Wandering Through Bombay–2: Mount Mary Basilica
So this Sunday afternoon post lunch, I headed out to Bandra with the intention to visit Mount Mary Basilica. Though I’ve been there before during Sunday morning mass but I wanted to visit and observe the architecture and minute nitty gritties of the Church in peace, and a pleasant and cloudy Sunday afternoon seemed just perfect for it.
Basilica of Our Lady of the Mount, commonly known as Mount Mary Basilica or Mount Mary Church, dates back to the 16th century, back when Bombay was under Portuguese occupation. It is situated at a beautiful location, atop a hill overlooking the Arabian Sea.
This beautiful Church is Bombay’s most visited one too, it has also been visited by two Popes in the 20th century. Every year in September, the Church organises a week long fair, known as mount Mary fair which draws people from various walks of life who come here to pray to Virgin Mary and offer wax candles and idols. I’ve heard that one gets typical Goan food here during the fair; well, then this gives me another reason to visit Mont Mary’s this September.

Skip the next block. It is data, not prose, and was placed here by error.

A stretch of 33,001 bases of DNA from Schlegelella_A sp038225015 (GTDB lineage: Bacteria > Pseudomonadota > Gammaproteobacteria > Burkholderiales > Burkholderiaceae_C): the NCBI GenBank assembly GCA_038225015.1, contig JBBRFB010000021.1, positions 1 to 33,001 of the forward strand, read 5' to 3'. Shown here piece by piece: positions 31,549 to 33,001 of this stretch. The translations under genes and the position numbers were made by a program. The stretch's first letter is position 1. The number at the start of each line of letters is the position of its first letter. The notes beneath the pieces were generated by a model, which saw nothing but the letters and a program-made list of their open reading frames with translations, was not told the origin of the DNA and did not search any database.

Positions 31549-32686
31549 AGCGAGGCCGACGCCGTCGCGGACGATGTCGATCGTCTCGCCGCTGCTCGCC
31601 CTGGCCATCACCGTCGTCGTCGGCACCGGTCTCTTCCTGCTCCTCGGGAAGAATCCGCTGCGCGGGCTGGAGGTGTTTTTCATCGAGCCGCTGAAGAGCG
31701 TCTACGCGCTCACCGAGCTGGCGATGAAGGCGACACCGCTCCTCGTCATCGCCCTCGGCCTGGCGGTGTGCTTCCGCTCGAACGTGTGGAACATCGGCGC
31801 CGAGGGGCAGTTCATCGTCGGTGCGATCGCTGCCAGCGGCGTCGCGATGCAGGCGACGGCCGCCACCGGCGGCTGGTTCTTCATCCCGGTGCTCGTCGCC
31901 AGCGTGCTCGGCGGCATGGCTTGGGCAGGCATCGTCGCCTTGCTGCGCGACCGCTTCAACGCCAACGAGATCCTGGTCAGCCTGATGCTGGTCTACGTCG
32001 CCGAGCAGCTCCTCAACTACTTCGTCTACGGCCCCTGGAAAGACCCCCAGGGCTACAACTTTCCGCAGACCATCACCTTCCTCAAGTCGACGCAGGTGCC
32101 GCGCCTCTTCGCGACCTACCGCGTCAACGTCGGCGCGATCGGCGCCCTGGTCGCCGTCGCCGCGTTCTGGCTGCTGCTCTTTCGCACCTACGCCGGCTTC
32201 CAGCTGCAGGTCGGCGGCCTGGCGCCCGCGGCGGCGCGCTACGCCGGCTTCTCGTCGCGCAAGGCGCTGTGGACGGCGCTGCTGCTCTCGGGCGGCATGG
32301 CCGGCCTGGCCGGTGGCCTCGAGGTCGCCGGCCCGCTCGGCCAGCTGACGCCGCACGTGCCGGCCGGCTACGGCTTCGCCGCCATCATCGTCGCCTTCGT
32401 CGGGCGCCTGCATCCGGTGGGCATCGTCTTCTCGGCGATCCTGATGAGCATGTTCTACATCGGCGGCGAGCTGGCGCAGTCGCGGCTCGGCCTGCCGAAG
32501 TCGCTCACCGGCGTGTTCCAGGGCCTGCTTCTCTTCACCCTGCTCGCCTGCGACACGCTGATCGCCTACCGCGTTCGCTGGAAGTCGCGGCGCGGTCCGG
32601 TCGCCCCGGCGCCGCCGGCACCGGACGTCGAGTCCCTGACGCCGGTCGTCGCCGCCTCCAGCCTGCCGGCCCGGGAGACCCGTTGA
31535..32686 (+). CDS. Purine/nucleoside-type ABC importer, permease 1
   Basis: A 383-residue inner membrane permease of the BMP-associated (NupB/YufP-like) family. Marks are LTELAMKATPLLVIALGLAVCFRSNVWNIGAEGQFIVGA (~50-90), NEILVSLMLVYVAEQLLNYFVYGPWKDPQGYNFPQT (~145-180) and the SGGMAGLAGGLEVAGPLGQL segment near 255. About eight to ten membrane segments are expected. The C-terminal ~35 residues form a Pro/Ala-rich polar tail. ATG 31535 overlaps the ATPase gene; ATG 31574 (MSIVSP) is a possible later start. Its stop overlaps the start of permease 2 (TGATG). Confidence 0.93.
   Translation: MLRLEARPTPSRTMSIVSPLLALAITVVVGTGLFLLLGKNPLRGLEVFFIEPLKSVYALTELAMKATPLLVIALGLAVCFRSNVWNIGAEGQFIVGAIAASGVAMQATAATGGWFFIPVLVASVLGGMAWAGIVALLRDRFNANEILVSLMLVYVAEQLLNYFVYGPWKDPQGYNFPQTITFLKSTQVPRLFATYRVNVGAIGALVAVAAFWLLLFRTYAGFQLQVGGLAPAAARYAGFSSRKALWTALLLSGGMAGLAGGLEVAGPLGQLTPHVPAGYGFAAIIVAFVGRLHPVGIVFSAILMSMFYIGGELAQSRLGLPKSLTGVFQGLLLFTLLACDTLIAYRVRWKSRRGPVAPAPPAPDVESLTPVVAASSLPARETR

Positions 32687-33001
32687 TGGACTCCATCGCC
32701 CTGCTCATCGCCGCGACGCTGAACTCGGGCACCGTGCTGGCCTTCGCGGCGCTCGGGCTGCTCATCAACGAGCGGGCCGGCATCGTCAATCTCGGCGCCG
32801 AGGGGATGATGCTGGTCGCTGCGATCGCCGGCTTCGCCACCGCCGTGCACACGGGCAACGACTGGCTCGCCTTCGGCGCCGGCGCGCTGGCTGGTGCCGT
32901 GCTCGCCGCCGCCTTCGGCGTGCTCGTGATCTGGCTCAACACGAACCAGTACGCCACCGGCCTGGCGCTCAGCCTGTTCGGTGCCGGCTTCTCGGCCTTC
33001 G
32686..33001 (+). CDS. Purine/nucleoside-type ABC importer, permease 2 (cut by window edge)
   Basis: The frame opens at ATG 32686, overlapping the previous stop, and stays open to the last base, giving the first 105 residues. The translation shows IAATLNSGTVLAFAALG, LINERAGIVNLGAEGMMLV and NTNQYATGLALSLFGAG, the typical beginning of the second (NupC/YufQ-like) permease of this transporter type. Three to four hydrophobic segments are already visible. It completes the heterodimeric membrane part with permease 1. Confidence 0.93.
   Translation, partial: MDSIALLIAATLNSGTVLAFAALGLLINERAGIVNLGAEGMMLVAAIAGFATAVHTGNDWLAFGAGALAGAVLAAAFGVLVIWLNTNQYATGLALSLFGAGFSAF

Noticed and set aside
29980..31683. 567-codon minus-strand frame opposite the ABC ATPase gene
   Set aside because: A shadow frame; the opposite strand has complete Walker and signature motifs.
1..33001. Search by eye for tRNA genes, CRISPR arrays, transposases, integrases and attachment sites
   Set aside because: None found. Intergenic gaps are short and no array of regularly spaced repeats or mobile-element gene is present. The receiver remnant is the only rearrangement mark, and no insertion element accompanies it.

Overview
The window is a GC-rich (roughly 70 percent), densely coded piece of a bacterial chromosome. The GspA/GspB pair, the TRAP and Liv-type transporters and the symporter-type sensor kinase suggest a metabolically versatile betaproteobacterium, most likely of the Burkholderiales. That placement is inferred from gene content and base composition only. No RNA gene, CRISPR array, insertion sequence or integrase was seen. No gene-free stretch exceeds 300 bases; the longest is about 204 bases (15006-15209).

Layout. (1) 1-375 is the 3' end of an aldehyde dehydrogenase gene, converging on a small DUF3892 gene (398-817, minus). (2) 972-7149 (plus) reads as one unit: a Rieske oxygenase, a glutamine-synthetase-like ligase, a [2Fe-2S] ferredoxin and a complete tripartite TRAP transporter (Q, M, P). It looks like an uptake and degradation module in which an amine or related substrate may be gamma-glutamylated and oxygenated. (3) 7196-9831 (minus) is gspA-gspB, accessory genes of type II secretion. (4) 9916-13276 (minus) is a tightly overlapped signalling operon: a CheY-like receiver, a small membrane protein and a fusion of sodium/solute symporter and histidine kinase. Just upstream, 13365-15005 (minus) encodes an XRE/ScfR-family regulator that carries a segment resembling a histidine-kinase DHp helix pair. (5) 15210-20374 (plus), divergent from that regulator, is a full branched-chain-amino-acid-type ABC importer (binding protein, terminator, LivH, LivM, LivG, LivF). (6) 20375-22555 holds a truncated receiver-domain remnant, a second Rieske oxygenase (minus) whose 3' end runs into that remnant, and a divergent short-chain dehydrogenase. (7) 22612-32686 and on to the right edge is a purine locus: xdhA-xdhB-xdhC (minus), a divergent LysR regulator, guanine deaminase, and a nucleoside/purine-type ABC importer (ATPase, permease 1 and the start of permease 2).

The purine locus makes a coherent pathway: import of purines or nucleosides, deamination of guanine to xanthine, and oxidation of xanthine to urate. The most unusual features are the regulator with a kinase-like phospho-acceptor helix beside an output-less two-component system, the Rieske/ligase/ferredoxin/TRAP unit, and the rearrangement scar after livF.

(Left) Crucified Jesus outside the Church.
This idol at the altar is said to have been brought to India by the Portuguese in the 16th century. The Arabs in the same century disfigured the statue by cutting one of its hands. The statue was reconstructed in 1761 with baby Jesus in its arms and it has adorned the church ever since.
The thing I liked the most about the Church was that photography was allowed inside the premises. That’s quite tolerant as compared to Isckon temple in Juhu where it was completely prohibited.
(Left) Vendors selling Jesus idols and other religious wares outside the Church.
(Bottom) View from the top of the hill.
In the end, no matter how we view them today in India, but there’s no denying that British and Portuguese have left us beautiful architecture in Bombay which is now our heritage and duty to preserve.